Republicans Back Program For Students Lagging From Virus
RALEIGH — Children who have struggled to adapt to virtual learning during the pandemic would be greatly helped by a summer school program designed to target K-12 students in North Carolina at risk of academic failure, House Speaker Tim Moore said Tuesday while unveiling the proposal.
Moore and other House Republicans are backing legislation that would require each local district to offer the in-person six-week “school extension learning recovery and enrichment program.” Teachers and other staff who want to work in the summer would be hired temporarily beyond their usual school-year contracts.
At-risk students who have fared poorly on year-end tests would get priority seating in the program, although enrollment would not be mandatory. Other students could participate if there is capacity, but Moore anticipates there will be instruction for any parent that wants it — he cited $1.6 billion in additional federal funds that were approved last week and are being distributed to districts to address COVID-19 challenges.
“There’s a lot of children who are going to be getting tested, and they’re not going to be at grade level,” Moore, a Cleveland County Republican, said at a news conference about the measure, which will get a committee hearing Wednesday. “I submit to you that most parents are going to want to take advantage of every resource they can to know that those children are getting caught up.”
Moore mentioned the summer school program last month on the General Assembly's session first day. The program would require at least five hours of instruction daily and offer lunch and transportation services. K-8 students would focus primarily on reading and math with enrichment activities like sports or music. High school programs would emphasize courses necessary for graduation.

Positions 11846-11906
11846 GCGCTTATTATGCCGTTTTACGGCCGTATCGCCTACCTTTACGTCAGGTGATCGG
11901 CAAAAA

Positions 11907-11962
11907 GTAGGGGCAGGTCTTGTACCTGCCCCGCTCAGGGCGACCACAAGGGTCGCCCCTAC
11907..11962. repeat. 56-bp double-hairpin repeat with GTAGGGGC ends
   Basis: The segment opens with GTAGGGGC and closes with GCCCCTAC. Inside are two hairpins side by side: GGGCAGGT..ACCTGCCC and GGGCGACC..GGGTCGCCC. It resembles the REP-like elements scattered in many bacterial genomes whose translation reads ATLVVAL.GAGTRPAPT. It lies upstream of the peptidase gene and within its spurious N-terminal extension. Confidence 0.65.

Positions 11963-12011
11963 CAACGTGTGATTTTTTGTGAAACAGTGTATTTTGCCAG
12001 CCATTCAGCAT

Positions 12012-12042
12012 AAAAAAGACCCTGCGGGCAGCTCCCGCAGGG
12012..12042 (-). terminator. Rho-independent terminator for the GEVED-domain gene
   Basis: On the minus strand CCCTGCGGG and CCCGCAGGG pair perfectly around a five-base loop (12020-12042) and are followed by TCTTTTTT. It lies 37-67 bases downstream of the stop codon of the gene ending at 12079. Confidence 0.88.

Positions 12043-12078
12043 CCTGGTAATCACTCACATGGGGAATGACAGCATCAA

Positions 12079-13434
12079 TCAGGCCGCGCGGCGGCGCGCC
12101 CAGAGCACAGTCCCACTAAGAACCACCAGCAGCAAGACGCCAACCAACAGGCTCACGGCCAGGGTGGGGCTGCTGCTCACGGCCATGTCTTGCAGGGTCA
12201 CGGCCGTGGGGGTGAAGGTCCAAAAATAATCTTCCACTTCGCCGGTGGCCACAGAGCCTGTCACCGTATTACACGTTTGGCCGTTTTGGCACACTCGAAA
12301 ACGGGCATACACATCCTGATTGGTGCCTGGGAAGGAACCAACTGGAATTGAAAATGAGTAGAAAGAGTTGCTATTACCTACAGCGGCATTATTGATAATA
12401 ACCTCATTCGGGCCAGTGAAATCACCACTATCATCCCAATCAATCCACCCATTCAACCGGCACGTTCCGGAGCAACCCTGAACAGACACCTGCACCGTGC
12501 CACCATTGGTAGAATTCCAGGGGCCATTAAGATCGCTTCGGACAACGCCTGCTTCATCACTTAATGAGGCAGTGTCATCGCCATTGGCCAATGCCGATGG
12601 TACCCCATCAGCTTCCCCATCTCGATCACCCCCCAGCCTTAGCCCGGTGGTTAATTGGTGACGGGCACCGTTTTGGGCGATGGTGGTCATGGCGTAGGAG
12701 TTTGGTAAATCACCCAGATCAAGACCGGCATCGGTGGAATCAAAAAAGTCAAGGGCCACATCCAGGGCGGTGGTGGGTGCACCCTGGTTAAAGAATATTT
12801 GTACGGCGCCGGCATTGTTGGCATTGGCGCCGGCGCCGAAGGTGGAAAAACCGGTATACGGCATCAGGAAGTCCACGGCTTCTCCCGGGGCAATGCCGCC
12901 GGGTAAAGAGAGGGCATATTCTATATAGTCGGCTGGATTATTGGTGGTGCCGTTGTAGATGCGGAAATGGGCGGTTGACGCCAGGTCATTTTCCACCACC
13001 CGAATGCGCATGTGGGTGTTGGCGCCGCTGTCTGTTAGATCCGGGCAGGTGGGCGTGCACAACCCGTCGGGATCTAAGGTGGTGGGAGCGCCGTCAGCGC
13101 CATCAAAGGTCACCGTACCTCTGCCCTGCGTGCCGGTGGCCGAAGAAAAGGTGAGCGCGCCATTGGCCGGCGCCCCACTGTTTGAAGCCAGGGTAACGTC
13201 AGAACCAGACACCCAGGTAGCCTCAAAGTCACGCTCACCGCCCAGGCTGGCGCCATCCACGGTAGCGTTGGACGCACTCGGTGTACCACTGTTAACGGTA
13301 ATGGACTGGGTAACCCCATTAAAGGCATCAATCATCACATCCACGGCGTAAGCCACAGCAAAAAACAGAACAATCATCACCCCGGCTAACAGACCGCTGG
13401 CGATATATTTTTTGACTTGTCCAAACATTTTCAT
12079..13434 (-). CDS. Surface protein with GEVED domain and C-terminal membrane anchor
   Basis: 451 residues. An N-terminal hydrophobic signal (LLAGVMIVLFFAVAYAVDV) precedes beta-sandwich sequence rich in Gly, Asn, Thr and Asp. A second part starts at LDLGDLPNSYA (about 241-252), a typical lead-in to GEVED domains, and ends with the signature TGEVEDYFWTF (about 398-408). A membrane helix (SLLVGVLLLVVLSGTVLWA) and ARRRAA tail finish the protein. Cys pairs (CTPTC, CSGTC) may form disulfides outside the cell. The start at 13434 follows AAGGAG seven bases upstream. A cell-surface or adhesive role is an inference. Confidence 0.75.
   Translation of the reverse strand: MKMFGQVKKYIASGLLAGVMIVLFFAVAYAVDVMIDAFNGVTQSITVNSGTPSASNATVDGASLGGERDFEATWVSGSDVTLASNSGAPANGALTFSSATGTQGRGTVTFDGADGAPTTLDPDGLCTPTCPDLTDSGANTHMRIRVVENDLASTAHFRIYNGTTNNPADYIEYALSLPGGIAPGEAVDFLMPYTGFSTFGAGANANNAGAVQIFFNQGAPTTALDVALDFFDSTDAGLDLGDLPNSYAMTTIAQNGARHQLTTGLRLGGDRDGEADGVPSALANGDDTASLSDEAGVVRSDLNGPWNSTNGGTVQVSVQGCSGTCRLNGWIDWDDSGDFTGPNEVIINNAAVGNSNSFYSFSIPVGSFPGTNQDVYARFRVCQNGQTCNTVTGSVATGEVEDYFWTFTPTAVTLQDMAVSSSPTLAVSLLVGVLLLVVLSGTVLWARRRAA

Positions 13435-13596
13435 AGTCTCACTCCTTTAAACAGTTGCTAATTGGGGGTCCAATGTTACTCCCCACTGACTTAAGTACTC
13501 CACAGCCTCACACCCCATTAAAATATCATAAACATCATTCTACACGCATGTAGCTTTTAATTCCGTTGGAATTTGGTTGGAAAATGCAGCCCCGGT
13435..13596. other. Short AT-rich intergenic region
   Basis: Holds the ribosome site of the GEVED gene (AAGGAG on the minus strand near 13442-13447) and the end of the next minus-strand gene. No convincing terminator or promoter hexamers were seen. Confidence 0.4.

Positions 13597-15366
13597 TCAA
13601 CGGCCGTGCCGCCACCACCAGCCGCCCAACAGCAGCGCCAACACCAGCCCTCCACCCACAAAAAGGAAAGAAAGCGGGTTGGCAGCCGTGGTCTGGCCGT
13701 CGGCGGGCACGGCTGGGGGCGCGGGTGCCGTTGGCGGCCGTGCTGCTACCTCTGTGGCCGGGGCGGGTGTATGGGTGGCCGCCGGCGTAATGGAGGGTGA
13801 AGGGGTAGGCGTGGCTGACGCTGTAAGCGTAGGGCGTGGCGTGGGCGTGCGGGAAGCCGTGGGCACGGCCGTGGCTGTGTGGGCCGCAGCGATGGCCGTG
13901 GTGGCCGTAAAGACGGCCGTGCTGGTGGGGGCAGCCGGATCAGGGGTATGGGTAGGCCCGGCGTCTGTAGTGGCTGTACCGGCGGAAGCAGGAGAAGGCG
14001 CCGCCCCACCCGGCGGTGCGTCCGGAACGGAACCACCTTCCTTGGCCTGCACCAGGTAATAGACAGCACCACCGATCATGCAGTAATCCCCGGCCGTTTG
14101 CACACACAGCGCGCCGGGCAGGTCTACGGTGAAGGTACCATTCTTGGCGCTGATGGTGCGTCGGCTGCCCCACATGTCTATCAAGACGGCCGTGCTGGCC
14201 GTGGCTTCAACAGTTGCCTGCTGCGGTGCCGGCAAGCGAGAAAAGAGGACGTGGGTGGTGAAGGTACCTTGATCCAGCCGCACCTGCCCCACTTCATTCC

The program would have to receive both House and Senate approval before going to Democratic Gov. Roy Cooper's desk.
Also likely heading to Cooper soon is final, separate legislation that would direct K-12 school districts to offer at least partial in-person instruction within about two weeks of the bill’s enactment.
Senate and House Republicans settled this week on a compromise agreement, which the senators went ahead and voted for late Tuesday by a vote of 31-16. Moore said he anticipated a final vote in his chamber on Wednesday. The final bill closely follows competing earlier House and Senate measures.
While Cooper and other education leaders have urged schools to reopen, the governor has expressed concern about directing a statewide mandate and prefers persuading districts to act on their own. The legislation, which Cooper would have to decide whether to sign or veto, still would provide parents the option of sticking with at-home learning this school year.
Many public school teachers are worried about returning to the classroom without receiving a vaccine first. Federal health officials have said schools can reopen safely without immediate vaccinations for teachers and staff, provided that social distancing and other precautions are followed.
In the final measure, local school boards would be directed to create a process where teachers and staff can self-identify as high-risk for COVID-19, so that they could receive alternative work assignments that minimize face-to-face contact. Teachers or staff with sons or daughters who are at high risk for the coronavirus also would be able to receive alternate responsibilities.
Cooper announced last week that teachers, principals and school staff of all ages could get vaccinated starting Feb. 24. But vaccine supplies may prevent immediate access to the shots.